The survey finds deep differences in how Republicans and Democrats want President Obama and GOP leaders to deal with issues. Fully 75% of Republicans want GOP leaders to challenge Obama more often; just 15% say they are handling relations with the president about right and 7% say GOP leaders should go along with Obama more often. Fewer Democrats (49%) want Obama to challenge Republicans more often; 33% say he is handling this about right while 11% want him to go along with GOP leaders more often.
When an NBC News/Wall Street Journal poll found earlier this year that a plurality of Republican voters believe GOP lawmakers compromise too much with President Obama, it seemed hard to believe. Congressional Republicans have refused to work with the Democratic White House on anything, literally since Day One. Maybe respondents didn't understand the question?
No, that's not it. The Washington Post's Greg Sargent noted yesterday that rank-and-file Republicans just want as much confrontation as humanly possible. The latest report from the Pew Research Center makes this clear:
That's quite a bit of asymmetry. In the overall population, the number of Americans who want GOP lawmakers to go along more with the White House is roughly identical to the number of Americans who want Republicans to "challenge" the president more often.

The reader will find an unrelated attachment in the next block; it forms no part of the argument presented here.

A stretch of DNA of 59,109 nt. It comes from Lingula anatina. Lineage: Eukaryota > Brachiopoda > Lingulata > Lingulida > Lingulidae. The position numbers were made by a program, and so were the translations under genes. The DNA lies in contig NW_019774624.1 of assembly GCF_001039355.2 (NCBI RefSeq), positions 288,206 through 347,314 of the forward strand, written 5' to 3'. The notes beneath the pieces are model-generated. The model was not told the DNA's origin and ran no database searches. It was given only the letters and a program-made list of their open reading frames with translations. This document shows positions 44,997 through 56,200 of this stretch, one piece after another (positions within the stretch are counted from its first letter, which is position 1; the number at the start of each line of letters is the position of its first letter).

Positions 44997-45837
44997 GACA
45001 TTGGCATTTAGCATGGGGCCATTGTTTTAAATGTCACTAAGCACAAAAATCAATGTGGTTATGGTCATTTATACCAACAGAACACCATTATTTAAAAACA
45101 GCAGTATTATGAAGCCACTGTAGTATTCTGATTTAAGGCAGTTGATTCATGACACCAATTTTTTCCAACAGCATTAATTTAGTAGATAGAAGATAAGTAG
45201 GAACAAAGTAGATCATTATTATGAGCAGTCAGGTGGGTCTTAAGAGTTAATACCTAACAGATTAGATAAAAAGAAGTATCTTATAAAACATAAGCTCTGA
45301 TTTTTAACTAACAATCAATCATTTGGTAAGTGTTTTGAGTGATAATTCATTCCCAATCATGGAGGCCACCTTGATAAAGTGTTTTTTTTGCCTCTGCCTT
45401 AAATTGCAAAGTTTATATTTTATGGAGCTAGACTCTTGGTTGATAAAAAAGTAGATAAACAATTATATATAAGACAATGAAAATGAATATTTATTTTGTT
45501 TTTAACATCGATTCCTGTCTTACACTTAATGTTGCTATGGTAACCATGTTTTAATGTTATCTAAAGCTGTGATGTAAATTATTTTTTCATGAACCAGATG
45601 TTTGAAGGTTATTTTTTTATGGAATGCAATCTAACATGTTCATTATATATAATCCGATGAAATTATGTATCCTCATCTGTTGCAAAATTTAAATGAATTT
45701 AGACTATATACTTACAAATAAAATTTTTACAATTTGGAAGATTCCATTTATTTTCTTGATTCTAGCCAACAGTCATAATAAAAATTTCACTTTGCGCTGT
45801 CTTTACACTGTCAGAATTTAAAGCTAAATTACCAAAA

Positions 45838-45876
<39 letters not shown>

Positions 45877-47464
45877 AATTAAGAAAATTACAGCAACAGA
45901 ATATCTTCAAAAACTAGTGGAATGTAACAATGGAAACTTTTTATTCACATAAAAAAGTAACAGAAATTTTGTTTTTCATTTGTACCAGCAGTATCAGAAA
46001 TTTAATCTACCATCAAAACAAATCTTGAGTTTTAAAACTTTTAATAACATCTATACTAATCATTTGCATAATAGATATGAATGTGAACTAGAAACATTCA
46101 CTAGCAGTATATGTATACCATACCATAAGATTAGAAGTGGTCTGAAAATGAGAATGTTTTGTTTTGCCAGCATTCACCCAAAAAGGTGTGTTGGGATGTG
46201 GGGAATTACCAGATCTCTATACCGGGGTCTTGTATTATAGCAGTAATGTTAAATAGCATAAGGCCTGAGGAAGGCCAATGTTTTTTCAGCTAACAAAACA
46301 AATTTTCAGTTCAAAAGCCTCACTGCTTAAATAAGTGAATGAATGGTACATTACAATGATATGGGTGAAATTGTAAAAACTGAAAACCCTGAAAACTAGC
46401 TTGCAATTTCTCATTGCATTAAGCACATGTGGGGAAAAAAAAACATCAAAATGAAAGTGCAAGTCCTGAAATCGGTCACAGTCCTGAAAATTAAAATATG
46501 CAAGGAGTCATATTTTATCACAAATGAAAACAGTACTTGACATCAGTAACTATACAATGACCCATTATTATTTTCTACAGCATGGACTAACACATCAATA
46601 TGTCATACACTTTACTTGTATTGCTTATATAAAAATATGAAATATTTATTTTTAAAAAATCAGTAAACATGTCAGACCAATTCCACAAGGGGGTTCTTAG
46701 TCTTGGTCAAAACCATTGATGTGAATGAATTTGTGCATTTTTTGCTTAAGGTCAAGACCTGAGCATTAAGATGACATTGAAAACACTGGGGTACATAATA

But among GOP voters, the results are lopsided. This actually explains a lot.
We like to think there's a natural resistance to gridlock -- the public doesn't like it when policymakers can't agree on anything, and nothing gets done because institutions are paralyzed by partisan and ideological differences.
But results like these paint a very different picture. Republicans don't just have an aversion to bipartisan cooperation, they also look at six years of near-total GOP opposition to everything the president proposes -- including instances in which Obama actually agreed with the Republican line -- and conclude, "It's not good enough. We want even more partisan confrontations."
This is broadly consistent with Pew findings from a year ago, which showed that liberals expect and support compromise, but conservatives are hostile to the very idea of compromise.
Christopher Ingraham noted at the time, "A party that is ideologically predisposed against compromise is going to have a very hard time governing, particularly within a divided government."
It's an important detail for a variety of reasons, not the least of which is the reminder about who has Republican officials' ear. It's tempting to think elected GOP officials would see polls showing broad support for cooperation and compromise, and then adopt a constructive posture to align themselves with the American mainstream. Clearly, however, the practical realities show otherwise -- Republican policymakers are listening to Republican voters, and no one else.